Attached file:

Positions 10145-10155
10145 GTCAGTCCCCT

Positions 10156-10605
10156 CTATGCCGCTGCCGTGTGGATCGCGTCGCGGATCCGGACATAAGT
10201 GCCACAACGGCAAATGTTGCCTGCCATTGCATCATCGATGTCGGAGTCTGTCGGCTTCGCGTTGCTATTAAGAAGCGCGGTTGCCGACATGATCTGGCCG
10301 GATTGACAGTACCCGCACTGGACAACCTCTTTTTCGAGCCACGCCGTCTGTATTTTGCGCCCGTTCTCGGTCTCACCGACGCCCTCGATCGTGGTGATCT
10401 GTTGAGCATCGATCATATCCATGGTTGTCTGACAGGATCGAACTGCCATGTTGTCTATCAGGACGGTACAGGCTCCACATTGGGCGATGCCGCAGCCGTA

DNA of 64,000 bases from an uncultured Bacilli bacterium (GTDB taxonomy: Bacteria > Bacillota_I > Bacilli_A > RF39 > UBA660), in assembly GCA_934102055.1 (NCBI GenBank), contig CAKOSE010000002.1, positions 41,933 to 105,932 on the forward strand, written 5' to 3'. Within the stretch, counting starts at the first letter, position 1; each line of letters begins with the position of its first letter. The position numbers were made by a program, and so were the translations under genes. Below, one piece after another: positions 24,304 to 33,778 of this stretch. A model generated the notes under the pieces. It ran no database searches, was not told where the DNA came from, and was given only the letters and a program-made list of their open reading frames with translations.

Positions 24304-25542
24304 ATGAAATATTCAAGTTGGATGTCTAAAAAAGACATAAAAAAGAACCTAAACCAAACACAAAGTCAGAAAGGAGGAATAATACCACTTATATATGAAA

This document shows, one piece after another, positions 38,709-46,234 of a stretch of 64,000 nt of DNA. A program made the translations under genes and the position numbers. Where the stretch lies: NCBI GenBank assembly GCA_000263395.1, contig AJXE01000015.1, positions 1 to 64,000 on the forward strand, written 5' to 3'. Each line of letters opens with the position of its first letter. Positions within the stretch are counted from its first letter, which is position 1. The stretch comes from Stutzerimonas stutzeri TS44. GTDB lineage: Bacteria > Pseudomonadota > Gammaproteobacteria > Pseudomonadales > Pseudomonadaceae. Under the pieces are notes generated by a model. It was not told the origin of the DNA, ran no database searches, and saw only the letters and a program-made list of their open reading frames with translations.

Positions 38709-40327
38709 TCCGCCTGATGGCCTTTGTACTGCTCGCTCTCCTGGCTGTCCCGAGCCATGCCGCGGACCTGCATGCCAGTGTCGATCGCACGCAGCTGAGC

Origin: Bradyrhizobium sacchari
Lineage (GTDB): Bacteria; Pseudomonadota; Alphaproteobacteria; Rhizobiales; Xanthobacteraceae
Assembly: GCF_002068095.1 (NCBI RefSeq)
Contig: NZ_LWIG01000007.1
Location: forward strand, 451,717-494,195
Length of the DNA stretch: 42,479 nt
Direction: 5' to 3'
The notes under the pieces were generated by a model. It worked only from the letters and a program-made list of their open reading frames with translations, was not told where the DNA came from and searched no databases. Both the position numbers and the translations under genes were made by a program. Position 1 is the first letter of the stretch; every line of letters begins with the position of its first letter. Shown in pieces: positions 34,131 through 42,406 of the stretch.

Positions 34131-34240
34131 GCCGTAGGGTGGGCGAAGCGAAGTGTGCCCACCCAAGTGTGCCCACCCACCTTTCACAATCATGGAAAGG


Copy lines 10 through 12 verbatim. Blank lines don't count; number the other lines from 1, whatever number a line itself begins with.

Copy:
24304 ATGAAATATTCAAGTTGGATGTCTAAAAAAGACATAAAAAAGAACCTAAACCAAACACAAAGTCAGAAAGGAGGAATAATACCACTTATATATGAAA

This document shows, one piece after another, positions 38,709-46,234 of a stretch of 64,000 nt of DNA. A program made the translations under genes and the position numbers. Where the stretch lies: NCBI GenBank assembly GCA_000263395.1, contig AJXE01000015.1, positions 1 to 64,000 on the forward strand, written 5' to 3'. Each line of letters opens with the position of its first letter. Positions within the stretch are counted from its first letter, which is position 1. The stretch comes from Stutzerimonas stutzeri TS44. GTDB lineage: Bacteria > Pseudomonadota > Gammaproteobacteria > Pseudomonadales > Pseudomonadaceae. Under the pieces are notes generated by a model. It was not told the origin of the DNA, ran no database searches, and saw only the letters and a program-made list of their open reading frames with translations.

Positions 38709-40327